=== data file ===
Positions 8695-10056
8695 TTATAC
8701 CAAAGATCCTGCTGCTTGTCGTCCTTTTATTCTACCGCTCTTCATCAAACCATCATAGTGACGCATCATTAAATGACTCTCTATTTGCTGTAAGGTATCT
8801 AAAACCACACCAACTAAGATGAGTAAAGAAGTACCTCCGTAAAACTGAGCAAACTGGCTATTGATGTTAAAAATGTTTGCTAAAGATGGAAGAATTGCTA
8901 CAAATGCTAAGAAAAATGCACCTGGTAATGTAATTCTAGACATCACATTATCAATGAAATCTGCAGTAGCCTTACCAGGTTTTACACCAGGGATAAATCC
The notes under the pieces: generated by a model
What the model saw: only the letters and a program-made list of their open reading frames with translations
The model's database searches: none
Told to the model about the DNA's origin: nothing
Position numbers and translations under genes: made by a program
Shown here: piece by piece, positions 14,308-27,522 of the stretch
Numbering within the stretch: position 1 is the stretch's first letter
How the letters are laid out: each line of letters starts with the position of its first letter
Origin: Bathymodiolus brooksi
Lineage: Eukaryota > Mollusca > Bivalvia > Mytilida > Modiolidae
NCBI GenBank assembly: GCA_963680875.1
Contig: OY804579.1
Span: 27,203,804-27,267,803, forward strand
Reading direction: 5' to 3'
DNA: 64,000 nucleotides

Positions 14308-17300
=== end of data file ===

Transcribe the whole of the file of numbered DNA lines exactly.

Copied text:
Positions 8695-10056
8695 TTATAC
8701 CAAAGATCCTGCTGCTTGTCGTCCTTTTATTCTACCGCTCTTCATCAAACCATCATAGTGACGCATCATTAAATGACTCTCTATTTGCTGTAAGGTATCT
8801 AAAACCACACCAACTAAGATGAGTAAAGAAGTACCTCCGTAAAACTGAGCAAACTGGCTATTGATGTTAAAAATGTTTGCTAAAGATGGAAGAATTGCTA
8901 CAAATGCTAAGAAAAATGCACCTGGTAATGTAATTCTAGACATCACATTATCAATGAAATCTGCAGTAGCCTTACCAGGTTTTACACCAGGGATAAATCC
The notes under the pieces: generated by a model
What the model saw: only the letters and a program-made list of their open reading frames with translations
The model's database searches: none
Told to the model about the DNA's origin: nothing
Position numbers and translations under genes: made by a program
Shown here: piece by piece, positions 14,308-27,522 of the stretch
Numbering within the stretch: position 1 is the stretch's first letter
How the letters are laid out: each line of letters starts with the position of its first letter
Origin: Bathymodiolus brooksi
Lineage: Eukaryota > Mollusca > Bivalvia > Mytilida > Modiolidae
NCBI GenBank assembly: GCA_963680875.1
Contig: OY804579.1
Span: 27,203,804-27,267,803, forward strand
Reading direction: 5' to 3'
DNA: 64,000 nucleotides

Positions 14308-17300